Each week, Alice puts together a round-up of interesting articles from the world of technology ethics. We post these on our social channels as well as sharing them on our blog.
Here’s her pick from w/c 4th July:
👉Instagram and Facebook begin removing posts offering abortion pills
WASHINGTON — Facebook and Instagram have begun promptly removing posts that offer abortion pills to women who may not be able to access them following a Supreme Court decision that stripped away constitutional protections for the procedure.
“Yet, when the AP reporter made the same exact post but swapped out the words "abortion pills" for "a gun," the post remained untouched. A post with the same exact offer to mail "weed" was also left up and not considered a violation.”
Read more from npr.org here
July 2022 - 1
👉Singapore’s proposed online safety laws look like more censorship in disguise
Seems like a lot of online safety bills are having huge implications for self-expression, privacy and freedom of speech. At Hattusia, we’re unsure that this is a necessary trade off.
July 2022 - 2
👉Fear, Uncertainty, and Period Trackers
TL:DR; Period trackers are not the primary form of digital evidence likely to be used in abortion prosecutions today. If tracking your period is useful to you, you don’t need to stop tracking your period, although you may choose to switch to an app that collects less data and stores it locally, discussed below.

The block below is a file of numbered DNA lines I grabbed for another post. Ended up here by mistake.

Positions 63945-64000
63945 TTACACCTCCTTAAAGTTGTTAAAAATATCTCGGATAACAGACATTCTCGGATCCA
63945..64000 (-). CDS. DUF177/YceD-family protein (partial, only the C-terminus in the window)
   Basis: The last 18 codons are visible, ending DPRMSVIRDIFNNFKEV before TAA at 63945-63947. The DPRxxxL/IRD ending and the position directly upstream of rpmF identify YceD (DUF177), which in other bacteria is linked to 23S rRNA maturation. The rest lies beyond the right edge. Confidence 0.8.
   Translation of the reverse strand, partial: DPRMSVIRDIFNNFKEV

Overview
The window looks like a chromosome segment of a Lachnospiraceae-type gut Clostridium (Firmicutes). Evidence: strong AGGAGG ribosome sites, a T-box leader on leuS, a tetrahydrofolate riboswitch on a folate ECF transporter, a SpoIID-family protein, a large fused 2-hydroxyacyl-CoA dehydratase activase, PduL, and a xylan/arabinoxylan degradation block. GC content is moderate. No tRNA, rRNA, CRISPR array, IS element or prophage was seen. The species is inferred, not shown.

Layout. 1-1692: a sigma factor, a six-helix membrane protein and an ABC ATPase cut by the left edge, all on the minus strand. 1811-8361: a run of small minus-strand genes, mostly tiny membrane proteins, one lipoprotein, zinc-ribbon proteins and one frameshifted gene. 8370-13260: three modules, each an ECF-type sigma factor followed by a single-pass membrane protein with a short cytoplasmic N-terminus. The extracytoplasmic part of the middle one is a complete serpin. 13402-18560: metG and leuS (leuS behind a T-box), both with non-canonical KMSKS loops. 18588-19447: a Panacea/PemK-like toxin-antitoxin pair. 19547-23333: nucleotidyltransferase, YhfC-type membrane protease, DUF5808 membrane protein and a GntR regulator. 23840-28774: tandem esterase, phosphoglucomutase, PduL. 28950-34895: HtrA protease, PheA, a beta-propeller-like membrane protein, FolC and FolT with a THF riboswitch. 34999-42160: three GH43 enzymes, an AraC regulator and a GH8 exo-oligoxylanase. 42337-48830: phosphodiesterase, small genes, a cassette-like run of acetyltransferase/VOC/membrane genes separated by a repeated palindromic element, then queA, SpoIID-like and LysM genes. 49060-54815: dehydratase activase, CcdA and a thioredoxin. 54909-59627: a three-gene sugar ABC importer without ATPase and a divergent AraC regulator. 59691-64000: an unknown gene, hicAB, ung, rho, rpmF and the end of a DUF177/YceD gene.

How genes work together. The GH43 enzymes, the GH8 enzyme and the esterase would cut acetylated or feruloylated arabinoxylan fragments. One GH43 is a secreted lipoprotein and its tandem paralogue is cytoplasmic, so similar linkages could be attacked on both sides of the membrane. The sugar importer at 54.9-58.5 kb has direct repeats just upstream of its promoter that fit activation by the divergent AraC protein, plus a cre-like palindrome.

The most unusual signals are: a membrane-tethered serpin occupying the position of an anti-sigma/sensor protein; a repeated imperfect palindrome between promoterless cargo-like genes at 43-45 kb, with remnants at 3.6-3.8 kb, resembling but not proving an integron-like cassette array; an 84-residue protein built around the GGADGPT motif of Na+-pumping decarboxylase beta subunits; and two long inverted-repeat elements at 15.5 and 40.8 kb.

Read more from medium.com here
July 2022 - 3
👉How lax social media policies help fuel a prescription drug boom
The automation, volume and complexity of these advertising networks are part of the problem. “Social media advertisements operate at a scale that would have been unfathomable in the television era. Meta hosted over 10 million advertisers on its platform last year. In the fourth quarter of 2021 alone, TikTok removed 3.2 million ads from its platform due to policy infringements.
Read more from protocol.com here
July 2022 - 4
👉TikTok Is Flooded With Health Myths. These Creators Are Pushing Back.
“Unqualified influencers posting misinformation far outnumber the experts debunking it, who are often harassed by other users for their efforts. “For every large creator who is genuinely evidence-based, you’ve got 50 or 60 big creators who spread misinformation,” said Dr. Idrees Mughal.”
Read more from nytimes.com here
July 2022 - 5
👉A reporter tried the AI Instagram wants to use to verify age.
This is a balanced article on Instagram’s new facial recognition technology to guess people’s age.
Read more from cnn.com here
July 2022 - 6
If you think we should be reading anything else please email firstname.lastname@example.org, and finally, thank you for reading, Sophie Ryan.